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A Sneeze from the Breeze: Colds and Influenza According to Chinese Medicine

By Dr. Mitchell Bebel Stargrove 

Wind in the Gorge we know about, but Wind in the body (other than digestive) sounds like something new! All the various maladies we call the "Cold", the "Flu" and the vague unnamed sense of dilapidation, chills, fever, congestion and sneezing are part of what classical Chinese Medicine would call the Wind syndromes. Yes, as you might guess, wind in the weathery sense is the typical source, or at least provoker, of Wind in the bodily sense.

If you watch an acupuncturist leaving work you'll often notice the presence of a scarf, or at least a high collar, on a windy day, even in warm weather. That is because every day acupuncturists treat people who have been attacked by Wind, or as it is technically called, an "E.P.I." or "external pernicious influence". In fact, in ancient China, Wind was even considered a type of demon, and acupuncture may originally have been conceived of as tiny spears and arrows fighting these demons. Today, you might not think these ancient images were too far off when you look at the pictures of viruses or bacteria and see their strange shapes, projecting spikes, and generally weird and somewhat threatening appearance.

You may often feel this influence when you've been affected by wind walking in from the car or especially out for a stroll on the coast. The shoulders, neck and back of the head are the areas most vulnerable to attack and invasion by Wind. As the wind enters your body and becomes Wind, you start to feel its variations, such as Wind-Heat, Wind-Cold, or, ever-popular in Oregon, Wind-Damp. You might start sneezing, feel chilled and/or feverish, and maybe even achiness in your joints. Sometimes Wind has a tendency to wander or shift; thus our aches move around or we alternate between fevers and chills. If the Cold Wind starts working its way deeper into our body we might even feel so chilly that not even blankets, tea or a warm bath can really comfort and warm us.

If we are in basically good health, eating the right foods, getting some exercise, having fun, and not working too hard, our bodies can often throw off the Wind's invasion. As you intuitively know, there are plenty of times when you've been exposed to something and not become ill - that's when your basic Vitality has been intact and the immune system has been able to fend off those nasty EPIs. According to Chinese medicine, the substance responsible for this protective function is "Wei Qi" (pronounced "way chee"). Like all "Qi", Wei Qi is an aspect of the body's Vitality, its internal energy system. The word "Wei" shows how this type of Qi acts. Wei was the name given to the soldiers who defended the realm and the Emperor. As these defensive forces of our body fight the invaders we often feel like a battleground. Our neck and shoulders tighten to lock out further invaders and fever and perspiration burn up and cast off the unfriendly forces.

With some rest, hot herbal teas, hydrotherapy and some cleansing perspiration we will usually be on the road to recovery, often aided by taking the break we had been postponing.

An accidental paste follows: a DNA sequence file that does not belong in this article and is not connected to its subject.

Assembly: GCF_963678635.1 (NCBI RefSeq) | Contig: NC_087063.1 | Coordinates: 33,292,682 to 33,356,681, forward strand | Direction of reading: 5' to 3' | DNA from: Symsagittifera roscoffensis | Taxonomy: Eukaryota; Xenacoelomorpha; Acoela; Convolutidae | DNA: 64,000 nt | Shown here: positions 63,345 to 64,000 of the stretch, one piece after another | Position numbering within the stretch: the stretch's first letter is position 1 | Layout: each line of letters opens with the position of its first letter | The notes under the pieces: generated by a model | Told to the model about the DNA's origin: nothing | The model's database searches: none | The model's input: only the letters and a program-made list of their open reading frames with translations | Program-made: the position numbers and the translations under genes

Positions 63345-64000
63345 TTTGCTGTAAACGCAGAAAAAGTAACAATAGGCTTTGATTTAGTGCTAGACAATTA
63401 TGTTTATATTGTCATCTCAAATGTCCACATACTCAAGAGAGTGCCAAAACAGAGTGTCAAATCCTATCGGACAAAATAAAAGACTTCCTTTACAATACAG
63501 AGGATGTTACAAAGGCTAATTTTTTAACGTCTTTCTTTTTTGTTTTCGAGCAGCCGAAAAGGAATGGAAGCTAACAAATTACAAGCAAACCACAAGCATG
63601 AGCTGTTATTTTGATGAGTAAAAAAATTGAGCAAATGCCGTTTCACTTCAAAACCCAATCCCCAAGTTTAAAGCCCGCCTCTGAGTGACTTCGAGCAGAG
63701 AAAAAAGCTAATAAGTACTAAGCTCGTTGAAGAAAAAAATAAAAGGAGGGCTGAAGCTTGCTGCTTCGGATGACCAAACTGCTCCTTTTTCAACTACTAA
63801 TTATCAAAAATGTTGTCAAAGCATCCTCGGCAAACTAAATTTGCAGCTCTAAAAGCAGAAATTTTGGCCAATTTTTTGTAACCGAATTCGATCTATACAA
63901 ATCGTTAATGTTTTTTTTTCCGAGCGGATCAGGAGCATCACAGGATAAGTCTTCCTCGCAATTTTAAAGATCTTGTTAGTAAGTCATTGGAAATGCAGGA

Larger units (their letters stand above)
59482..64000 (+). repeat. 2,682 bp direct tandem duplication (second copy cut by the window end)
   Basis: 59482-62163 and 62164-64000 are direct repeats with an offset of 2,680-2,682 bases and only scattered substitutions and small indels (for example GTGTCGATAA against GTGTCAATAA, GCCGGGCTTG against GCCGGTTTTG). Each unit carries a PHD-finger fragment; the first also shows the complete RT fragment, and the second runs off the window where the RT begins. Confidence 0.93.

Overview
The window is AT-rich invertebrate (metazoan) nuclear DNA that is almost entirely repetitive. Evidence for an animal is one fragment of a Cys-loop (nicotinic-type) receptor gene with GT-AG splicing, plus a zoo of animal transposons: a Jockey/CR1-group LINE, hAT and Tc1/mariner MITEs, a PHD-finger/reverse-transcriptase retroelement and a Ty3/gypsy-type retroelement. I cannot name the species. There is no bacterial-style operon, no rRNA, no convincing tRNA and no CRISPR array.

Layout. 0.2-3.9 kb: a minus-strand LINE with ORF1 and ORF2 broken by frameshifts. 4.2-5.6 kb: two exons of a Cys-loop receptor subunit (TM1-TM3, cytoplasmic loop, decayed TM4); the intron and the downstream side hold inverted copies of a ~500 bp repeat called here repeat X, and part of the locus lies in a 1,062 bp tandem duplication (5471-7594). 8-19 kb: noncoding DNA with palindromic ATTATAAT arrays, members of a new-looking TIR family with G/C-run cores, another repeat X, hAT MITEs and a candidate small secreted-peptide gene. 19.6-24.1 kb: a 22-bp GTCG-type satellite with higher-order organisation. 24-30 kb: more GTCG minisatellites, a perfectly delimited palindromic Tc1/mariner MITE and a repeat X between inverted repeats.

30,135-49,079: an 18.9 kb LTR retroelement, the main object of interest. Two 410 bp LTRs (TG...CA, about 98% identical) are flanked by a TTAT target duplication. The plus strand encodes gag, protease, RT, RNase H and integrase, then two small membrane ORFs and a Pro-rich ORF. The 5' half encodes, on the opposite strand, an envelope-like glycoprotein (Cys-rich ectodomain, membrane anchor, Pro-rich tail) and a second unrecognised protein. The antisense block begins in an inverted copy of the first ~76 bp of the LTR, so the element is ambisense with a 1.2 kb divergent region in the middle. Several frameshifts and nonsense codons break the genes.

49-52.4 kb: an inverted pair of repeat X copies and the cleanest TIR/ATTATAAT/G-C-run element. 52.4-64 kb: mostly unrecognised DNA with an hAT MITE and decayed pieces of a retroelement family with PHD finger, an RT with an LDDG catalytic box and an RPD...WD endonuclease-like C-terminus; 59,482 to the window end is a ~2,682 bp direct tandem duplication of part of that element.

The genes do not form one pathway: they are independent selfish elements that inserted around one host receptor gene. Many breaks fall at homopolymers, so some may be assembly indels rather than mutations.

Given the realities of Oregon weather, the stresses of modern life, and the excesses of seasonal celebrations, our vital force and Wei Qi may not be able to make a quick rout of those invaders. The Wind may stress our bodies enough to allow the ever-present viruses and bacteria to get out of hand. Of course we can remind ourselves that some preventive care and a little loving ourselves might have made illness avoidable. Nevertheless, when you feel like the Wind has got through to you and your Wei Qi needs some assistance, herbs, homeopathic remedies and acupuncture can all keep you from a week or being sick and a month of feeling exhausted like some of your friends and co-workers. In particular, you'll discover why acupuncturists really love those points on the shoulders and back of the head. As you enjoy your recovery, you'll appreciate that you need to be as patient and attentive with yourself as you do with your job and everybody else. Then the onslaught of the cold, rain, and even the wind won't bother you as much as it might. You'll be able to enjoy your friends and family during the holidays and maybe even admit that you are actually fond of this peculiar Oregon weather.

Health Resource Unlimited, 1996

Dr. Mitchell Bebel Stargrove is a Naturopathic Physician and Licensed Acupuncturist providing personalized health care and facilitating transformational healing at A WellSpring of Natural Health, Beaverton, OR. Dr Stargrove is the coordinator and editor of IBIS (the Integrative BodyMind Information System), an encyclopedic reference work of natural medicine published for health care professionals; he also teaches History of Medicine at The National College of Naturopathic Medicine and The Oregon College of Oriental Medicine in Portland, OR. He shares his life with his wife, Dr. Lori Stargrove, and their three children: Raphael, Tara and Sage.

 


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